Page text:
March 30th 2013


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EDITORIAL: The decline of Australian manufacturing

ECONOMIC AFFAIRS: Labor's failure to tackle root causes of soaring cost of living

CANBERRA OBSERVED: Stricken Labor picks fight with media in election year

NEW SOUTH WALES: Widening ripples from Obeid corruption scandal

WA ELECTIONS: Conservative tsunami hits Labor and the Greens in WA

ENVIRONMENT: More alarmism from the Climate Commission

MARRIAGE LAWS: State same-sex marriage laws would be invalid: leading QC

NATIONAL AFFAIRS: Push to change ALP and Coalition on marriage

LIFE ISSUES: Tasmanian abortion laws to criminalise dissent

SOCIETY: Radical feminism's war on men, marriage and children

DEFENCE OF FREEDOM: The power of truth: Reagan's 'Evil Empire' speech turns 30

LATIN AMERICA: Death of Venezuela's Hugo Chávez

SOUTH-EAST ASIA: Brunei: a small country alone in a turbulent region

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CINEMA: In defence of 3D dreadfuls

BOOK REVIEW The life and death of Roger Casement

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SOCIETY:
Radical feminism's war on men, marriage and children


by Dr Augusto Zimmermann

News Weekly, March 30, 2013

Western Australian law academic Augusto Zimmermann assesses the destructive impact of radical feminism on Western society, in the following edited extract from a chapter of his widely acclaimed new book, Western Legal Theory: Theory, Concepts and Perspectives (Sydney: LexisNexis Butterworths, 2013).

Although the term “feminism” was not coined until the late 19th century, the belief that women should have the same rights and responsibilities as men dates back to an earlier period in history. Initiated in the 19th century, classic feminism demanded equal political rights as well as equal laws regarding property, marriage and divorce, and that child custody be made equitable.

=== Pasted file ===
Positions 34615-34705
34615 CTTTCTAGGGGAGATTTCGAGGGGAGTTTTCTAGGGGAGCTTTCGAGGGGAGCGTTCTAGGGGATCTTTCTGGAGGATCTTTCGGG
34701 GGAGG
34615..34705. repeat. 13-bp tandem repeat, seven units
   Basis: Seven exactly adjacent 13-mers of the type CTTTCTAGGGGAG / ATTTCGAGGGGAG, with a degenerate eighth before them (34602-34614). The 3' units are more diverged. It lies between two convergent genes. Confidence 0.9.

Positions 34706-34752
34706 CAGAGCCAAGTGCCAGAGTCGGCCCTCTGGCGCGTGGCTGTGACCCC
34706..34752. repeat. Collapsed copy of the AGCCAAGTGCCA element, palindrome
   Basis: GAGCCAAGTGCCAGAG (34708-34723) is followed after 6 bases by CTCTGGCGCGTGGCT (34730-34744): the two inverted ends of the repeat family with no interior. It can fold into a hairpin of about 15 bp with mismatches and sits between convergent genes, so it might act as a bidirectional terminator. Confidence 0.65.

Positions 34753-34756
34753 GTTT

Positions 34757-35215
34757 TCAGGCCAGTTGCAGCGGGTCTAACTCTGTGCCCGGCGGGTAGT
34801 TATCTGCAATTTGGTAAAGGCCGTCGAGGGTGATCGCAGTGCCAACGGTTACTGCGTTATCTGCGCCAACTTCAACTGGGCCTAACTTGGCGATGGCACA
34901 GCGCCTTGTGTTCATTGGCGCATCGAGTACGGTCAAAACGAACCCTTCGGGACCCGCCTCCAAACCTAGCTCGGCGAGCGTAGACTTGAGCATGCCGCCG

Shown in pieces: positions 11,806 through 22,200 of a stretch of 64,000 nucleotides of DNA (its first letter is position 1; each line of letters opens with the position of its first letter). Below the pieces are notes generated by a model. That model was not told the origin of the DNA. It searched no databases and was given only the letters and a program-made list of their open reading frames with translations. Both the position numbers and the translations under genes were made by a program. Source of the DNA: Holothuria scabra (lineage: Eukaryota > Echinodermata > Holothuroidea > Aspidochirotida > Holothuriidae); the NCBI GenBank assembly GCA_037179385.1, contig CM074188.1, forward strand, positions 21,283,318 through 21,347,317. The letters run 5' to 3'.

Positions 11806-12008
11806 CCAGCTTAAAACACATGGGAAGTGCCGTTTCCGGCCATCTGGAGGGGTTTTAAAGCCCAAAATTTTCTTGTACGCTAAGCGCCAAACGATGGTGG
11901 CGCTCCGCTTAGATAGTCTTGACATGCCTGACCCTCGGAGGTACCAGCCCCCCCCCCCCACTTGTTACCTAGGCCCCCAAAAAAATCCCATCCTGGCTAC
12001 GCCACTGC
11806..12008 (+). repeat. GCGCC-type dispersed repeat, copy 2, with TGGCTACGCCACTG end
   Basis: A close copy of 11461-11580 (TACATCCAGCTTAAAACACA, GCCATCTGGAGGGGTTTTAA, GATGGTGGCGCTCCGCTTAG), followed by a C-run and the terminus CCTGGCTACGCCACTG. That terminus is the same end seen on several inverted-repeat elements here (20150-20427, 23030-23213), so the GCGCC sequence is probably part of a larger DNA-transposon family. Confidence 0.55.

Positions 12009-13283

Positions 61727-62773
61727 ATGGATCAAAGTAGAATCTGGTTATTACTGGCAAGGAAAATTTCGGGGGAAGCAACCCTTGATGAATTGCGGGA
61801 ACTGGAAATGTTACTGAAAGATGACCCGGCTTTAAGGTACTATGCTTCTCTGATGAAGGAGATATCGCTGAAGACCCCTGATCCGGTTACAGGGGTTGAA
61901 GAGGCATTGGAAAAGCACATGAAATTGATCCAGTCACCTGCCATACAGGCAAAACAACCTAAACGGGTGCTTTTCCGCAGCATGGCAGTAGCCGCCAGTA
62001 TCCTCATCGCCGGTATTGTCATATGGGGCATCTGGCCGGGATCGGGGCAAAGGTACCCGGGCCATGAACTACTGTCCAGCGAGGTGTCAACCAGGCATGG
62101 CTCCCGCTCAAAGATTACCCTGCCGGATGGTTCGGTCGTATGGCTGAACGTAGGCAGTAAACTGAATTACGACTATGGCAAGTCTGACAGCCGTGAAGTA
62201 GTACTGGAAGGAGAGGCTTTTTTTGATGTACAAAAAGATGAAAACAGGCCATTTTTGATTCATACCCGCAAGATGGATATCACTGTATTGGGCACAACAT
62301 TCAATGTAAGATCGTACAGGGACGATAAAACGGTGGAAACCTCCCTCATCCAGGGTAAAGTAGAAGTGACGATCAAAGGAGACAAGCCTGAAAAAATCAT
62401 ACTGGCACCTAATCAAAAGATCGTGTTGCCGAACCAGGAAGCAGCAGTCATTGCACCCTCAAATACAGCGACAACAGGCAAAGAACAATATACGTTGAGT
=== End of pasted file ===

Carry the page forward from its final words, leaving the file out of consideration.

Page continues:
This first-wave feminism basically insisted on the fair treatment of everyone without discrimination. It may be argued that most Western women still subscribe philosophically to this “first-wave” kind of feminism, whose main goal was legal equality, especially in politics and education.

In contrast to first-wave feminism, the second-wave feminism that developed in the late 1960s was the result of the political writings of radical thinkers who combined traditional Marxist methods with a post-modern interpretation of Western society.

Marxist theory still overlays much of contemporary feminism, which has adopted several variants of Marxist analysis, including the claim that gender plays at least as strong a role in the determination of the legal system as economic structure and social class. Hence feminist jurist Hilaire Barnett explains that Marxism has long been “a site of special interest for feminist scholars”.

Marxist theory, she adds, is an important source of inspiration for the leading themes in contemporary feminism, including the idea that traditional women suffer from a “false consciousness”, derived from gender-determined ideology. Husbands are depicted in the role of the oppressors and their wives in the role of the oppressed, in much the same way as the bourgeoisie supposedly oppressed the proletariat, according to Marxist ideology.

Canadian conservative political scientist David T. Koyzis, in his book Political Visions and Illusion: A Survey and Christian Critique of Contemporary Ideologies (2003), explains: “Much as Marx reduces society in all its complexity to a class struggle, so also does radical feminism reduce it to a conflict between males and females, each sex (or gender, the preferred term) corresponding to oppressor and oppressed respectively.

“Just as Marx views capitalism as an all-encompassing system stamping its character on the entire society, so does radical feminism tend to characterise society in all its complexity as patriarchal. Much as capitalism is something to be transcendent once for all, because it is the source of oppression in the world, so also is radical feminism compelled to work toward the transcending of patriarchy and the establishment of a non-patriarchal society, on whose precise contours feminists differ.

“If Marxism effectively locates evil in the division of labour, radical feminists locate it in the sexual division of labour, some going so far as to advocate its abolition even in the biological reproductive process. Feminist jurisprudence thus becomes a general advocacy on behalf of women against men, much as Marxist jurisprudence takes a preferential task toward the proletariat and against the bourgeoisie.